How Global Tax Evasion Strategies Used by the Wealthy Keep Poor Countries Poor

Part of the Panama City skyline is seen on April 7 as revelations about the law firm Mossack Fonseca & Co. continue to play out around the world. (Joe Raedle/Getty Images)
Part of the Panama City skyline is seen on April 7 as revelations about the law firm Mossack Fonseca & Co. continue to play out around the world. (Joe Raedle/Getty Images)

Releases of secret documents, like the whopping 11.5 million Panama Papers, are designed to result in a cascade of scandals. Since Sunday’s revelations, Iceland’s prime minister has stepped down, and Britain’s prime minister, David Cameron, admitted on Thursday that he had profited from his father’s offshore account. Leaders in Russia, China and other parts of the world have come forward to either claim the leak is a conspiracy, censor online speculation, or simply deny any illicit dealings or tax impropriety.

As journalists take a fine comb through the 2.6 terabytes of data obtained from the servers of Mossack Fonseca, the world’s fourth biggest “offshore law” firm, they are sure to uncover more and more of the web of dealings that tie politicians, businesspeople, celebrities and their kin to that tax haven and others.

But what’s so scandalous about the Panama Papers isn’t just that there’s a nexus of rich people, some elected, who make profits by evading taxes. It’s that so much of the money moved through tax havens would otherwise be taxed by some of the world’s poorest, most revenue-hungry governments.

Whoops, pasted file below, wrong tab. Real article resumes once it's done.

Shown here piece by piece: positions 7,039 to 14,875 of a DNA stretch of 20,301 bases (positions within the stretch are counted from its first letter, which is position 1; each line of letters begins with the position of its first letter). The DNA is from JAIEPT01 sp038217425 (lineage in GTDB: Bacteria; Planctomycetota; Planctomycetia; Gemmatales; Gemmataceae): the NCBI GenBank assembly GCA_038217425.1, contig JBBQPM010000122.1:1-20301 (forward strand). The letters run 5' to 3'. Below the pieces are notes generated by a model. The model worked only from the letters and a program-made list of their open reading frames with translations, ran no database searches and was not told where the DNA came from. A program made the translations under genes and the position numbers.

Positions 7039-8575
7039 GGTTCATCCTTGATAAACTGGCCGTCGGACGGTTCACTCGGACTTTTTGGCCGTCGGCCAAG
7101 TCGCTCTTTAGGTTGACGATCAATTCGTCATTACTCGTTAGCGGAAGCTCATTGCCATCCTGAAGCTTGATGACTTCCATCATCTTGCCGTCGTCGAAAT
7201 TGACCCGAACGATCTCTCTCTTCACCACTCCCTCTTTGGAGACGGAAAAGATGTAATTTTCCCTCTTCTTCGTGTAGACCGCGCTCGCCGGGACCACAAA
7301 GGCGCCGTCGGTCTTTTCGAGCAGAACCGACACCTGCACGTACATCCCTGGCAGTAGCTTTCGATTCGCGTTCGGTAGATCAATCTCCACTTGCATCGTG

That tax evasion disproportionately affects the poor shouldn’t come as a surprise, and it certainly isn’t a secret. Angel Gurría, the secretary general of the Organization for Economic Cooperation and Development, or OECD, an economic organization consisting of the world’s richest nations, once estimated that developing countries lose three times as much to tax evasion as they receive in foreign aid. The Tax Justice Network, pointing out that data on tax evasion is murky at best, says the real figure may be closer to 10 times.

There’s a vicious cycle at work here. Tax revenue is one of the strongest indicators of an economy’s health. In many developing countries, with poor and/or rural populations, collecting tax is expensive for the government, and unaffordable for the majority of citizens, who may work in the “informal economy” anyway. Therefore, much of the tax revenue is expected to come from commercial transactions and foreign investment. But a report by ActionAid, released in 2013, shows how almost half of all investment in developing countries is funneled through tax havens.

Here’s an example of how it works (pdf, pg. 10): In 2007, Vodafone, one of the world’s biggest telecom providers, moved to buy Hutchison Essar Ltd, an Indian subsidiary of a Hong-Kong based company. But Hutchison Essar, despite only operating in India, was not based there — rather, it was registered as a business in the Cayman and British Virgin Islands, tax havens in the Caribbean, and Mauritius, another, this time in the Indian Ocean. Vodafone bought the company through a subsidiary of its own — registered in the Netherlands, also a tax haven. None of those places levy a capital gains tax, and so India was not able to claim the $2.2 billion it otherwise would’ve earned had tax havens not been an option for the companies. That sum is worth almost the entire annual budget for subsidized meals for school-going children in India.

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SOURCE: Max Bearak 
The Washington Post